Chicory Root may be helpful in the area of good heart health. Recent studies have produced some very positive evidence that Chicory Root fights fat in the system. Those with a very high fat diet experienced a remarkable decrease in blood cholesterol levels in time after taking Chicory Root, which may prove very helpful in cases of hardening of the arteries. Moreover, Egyptian scientists have investigated the potential use of Chicory Root in treating tachycardia (rapid heartbeat). Their studies showed the presence of a digitalis-like principle in the root, which actually decreased the rate of heartbeat in laboratory animals. Hopefully, this will have a beneficial impact on human health.

Chicory Root has been used as a tonic that nourishes and strengthens kidney function and urinary organs. The herb has a diuretic action that increases and promotes the flow of urine, which helps to improve kidney function by cleansing the kidneys of toxins and removing them from the body. It has been used to expel gravel, calcium deposits, and excess uric acid from the body, which helps to prevent gout and kidney stones.

As a mild laxative, Chicory Root is good for expelling morbid matter from the intestines, further purifying the system of waste and toxins and often helping in cases of constipation.

Used externally, Chicory Root is believed to have healing properties for skin lacerations, swellings, hemorrhoids, poison ivy and sunburn. In addition, it has been used in poultices to reduce the inflammation of rheumatism and the pain of stiff and sore joints.

Contraindications:
Pregnant and nursing women should not use Chicory Root Herbal Supplement. Those who suffer from allergies to members of the daisy (Compositae) family (ragweed, asters, sunflowers, etc.) should consult a doctor before using this product.

Last edited by Taxbane; 04-07-2011 at 10:27 AM..
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Old 04-07-2011, 03:09 PM   #4
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I bought some and tossed it out. To me it didn't have any flavor. I asked another person what they thought, and they said, "It doesn't tast like anything at all."
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Old 04-07-2011, 03:46 PM   #5
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I bought some and tossed it out. To me it didn't have any flavor. I asked another person what they thought, and they said, "It doesn't tast like anything at all."
Maybe not tasting like anything at all is the point if you are putting it in coffee or tea.
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Old 04-07-2011, 08:06 PM   #6
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Maybe not tasting like anything at all is the point if you are putting it in coffee or tea.
What would be the point of putting it in coffee or tea if there is no sweet taste? Then you might as well drink coffee and tea plain.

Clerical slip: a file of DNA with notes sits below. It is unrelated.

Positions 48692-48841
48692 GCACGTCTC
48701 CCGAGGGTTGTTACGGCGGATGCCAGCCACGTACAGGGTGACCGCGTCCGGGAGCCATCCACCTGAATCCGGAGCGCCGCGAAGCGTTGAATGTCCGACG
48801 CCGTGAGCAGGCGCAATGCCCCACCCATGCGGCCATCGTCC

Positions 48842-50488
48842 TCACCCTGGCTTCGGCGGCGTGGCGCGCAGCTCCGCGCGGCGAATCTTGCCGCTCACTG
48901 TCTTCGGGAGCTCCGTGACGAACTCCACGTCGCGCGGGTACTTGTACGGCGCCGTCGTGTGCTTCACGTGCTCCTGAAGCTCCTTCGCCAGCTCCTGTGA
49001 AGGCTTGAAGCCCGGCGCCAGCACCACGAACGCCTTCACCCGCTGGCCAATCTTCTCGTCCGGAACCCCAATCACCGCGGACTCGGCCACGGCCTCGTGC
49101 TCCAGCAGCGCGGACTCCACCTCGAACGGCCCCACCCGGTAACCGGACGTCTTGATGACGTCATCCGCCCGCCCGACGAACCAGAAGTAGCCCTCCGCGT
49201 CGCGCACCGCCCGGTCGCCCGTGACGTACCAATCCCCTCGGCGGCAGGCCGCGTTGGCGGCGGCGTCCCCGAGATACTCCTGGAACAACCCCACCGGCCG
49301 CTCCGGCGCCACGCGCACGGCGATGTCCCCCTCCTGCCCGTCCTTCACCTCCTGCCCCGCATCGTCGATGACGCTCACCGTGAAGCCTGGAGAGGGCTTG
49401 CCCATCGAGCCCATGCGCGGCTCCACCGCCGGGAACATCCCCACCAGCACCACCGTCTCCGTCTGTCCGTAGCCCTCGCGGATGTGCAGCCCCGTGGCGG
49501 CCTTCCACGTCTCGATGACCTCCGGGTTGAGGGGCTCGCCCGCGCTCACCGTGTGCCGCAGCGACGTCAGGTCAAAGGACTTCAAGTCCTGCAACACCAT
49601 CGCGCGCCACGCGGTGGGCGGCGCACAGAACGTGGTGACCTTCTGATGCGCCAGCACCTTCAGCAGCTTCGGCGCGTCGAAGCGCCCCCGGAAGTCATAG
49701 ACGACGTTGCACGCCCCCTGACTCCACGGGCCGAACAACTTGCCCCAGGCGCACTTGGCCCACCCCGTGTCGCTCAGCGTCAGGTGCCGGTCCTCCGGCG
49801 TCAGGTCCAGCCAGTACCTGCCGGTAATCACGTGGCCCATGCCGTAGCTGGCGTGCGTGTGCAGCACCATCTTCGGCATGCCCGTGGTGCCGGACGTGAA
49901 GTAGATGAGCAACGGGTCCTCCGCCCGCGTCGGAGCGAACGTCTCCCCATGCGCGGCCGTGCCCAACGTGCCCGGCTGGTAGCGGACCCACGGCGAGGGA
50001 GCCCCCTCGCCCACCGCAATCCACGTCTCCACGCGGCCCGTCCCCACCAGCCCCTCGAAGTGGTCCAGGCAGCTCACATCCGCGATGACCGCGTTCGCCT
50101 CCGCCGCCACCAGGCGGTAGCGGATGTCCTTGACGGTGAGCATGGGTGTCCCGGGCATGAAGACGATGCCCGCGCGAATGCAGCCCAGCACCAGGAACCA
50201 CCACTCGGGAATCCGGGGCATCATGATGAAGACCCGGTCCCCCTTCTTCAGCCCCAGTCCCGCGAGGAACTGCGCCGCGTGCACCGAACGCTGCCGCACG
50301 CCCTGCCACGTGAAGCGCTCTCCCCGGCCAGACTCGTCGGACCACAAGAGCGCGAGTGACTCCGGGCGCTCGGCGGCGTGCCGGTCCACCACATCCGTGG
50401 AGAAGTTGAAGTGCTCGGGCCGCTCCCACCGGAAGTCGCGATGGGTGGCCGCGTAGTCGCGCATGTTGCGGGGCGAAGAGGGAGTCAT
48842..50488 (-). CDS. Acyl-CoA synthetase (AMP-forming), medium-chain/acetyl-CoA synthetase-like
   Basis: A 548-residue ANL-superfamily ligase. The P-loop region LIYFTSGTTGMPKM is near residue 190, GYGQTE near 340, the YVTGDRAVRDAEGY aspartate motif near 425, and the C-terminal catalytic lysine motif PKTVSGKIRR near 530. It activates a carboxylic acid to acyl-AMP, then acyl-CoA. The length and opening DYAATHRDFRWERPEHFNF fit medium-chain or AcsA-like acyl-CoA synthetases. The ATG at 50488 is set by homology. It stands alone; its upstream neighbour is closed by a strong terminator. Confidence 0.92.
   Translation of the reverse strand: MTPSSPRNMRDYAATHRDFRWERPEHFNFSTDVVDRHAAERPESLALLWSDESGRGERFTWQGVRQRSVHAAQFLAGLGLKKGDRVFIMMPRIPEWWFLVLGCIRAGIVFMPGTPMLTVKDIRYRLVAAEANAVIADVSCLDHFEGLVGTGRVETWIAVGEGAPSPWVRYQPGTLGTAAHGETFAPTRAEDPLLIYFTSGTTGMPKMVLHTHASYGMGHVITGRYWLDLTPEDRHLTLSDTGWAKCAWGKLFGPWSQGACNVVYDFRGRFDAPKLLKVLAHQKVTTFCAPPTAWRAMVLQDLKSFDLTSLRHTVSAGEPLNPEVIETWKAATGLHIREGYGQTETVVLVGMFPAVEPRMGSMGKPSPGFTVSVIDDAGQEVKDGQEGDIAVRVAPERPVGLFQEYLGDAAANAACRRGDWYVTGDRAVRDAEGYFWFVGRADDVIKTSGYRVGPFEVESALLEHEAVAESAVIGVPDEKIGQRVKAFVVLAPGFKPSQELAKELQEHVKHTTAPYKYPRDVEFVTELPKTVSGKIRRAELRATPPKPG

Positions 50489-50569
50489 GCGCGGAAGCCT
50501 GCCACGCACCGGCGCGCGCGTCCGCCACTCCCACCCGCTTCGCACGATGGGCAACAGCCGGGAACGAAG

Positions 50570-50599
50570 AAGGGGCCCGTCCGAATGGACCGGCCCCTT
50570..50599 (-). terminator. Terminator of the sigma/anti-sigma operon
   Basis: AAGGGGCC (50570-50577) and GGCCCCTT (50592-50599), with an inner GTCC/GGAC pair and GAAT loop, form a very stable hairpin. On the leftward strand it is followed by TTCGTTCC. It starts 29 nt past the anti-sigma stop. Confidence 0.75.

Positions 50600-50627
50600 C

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Old 04-07-2011, 10:58 PM   #7
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LOL. I know it is not a strong sweetner, but 1 table spoon can overcome the bitterness of black coffee. Also put it im my green/mint tea (1 tbsp) and it tasted sweetner than the coffee did.

Granted it take more of it to sweeten things, but I dig the fact its natural, has beneficial medicinal effects, has been around for quite a long time, and can be used to add sugar-like bulk/qualities in conjuction with other sweetners like truvia, erythritol, and/or stevia while not adding any carbs or calories.
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Old 04-08-2011, 01:13 AM   #8
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I am glad you found a product you enjoy and can help keep you on plan. Best wishes!
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Old 04-08-2011, 06:47 AM   #9
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Where do you find it? Do you know if it's the same as inulin? Can you cook with it?
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Old 04-08-2011, 12:12 PM   #10
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Where do you find it? Do you know if it's the same as inulin? Can you cook with it?
I found it at a Chaberlin's health food store.

it dosen't contain inulin in the ingredients, but my research says that chicory root is made of inulin and that is what is responsible for its sweetness.

Have you heard anything good or bad about inulin?
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Old 04-08-2011, 12:30 PM   #11
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Quote:
Originally Posted by Taxbane View Post
I found it at a Chaberlin's health food store.

it dosen't contain inulin in the ingredients, but my research says that chicory root is made of inulin and that is what is responsible for its sweetness.

Have you heard anything good or bad about inulin?
I haven't done any research on it yet, I have heard it's good for helping you feel full and for regularity too. I have seen it in my health food store but haven't purchased any yet.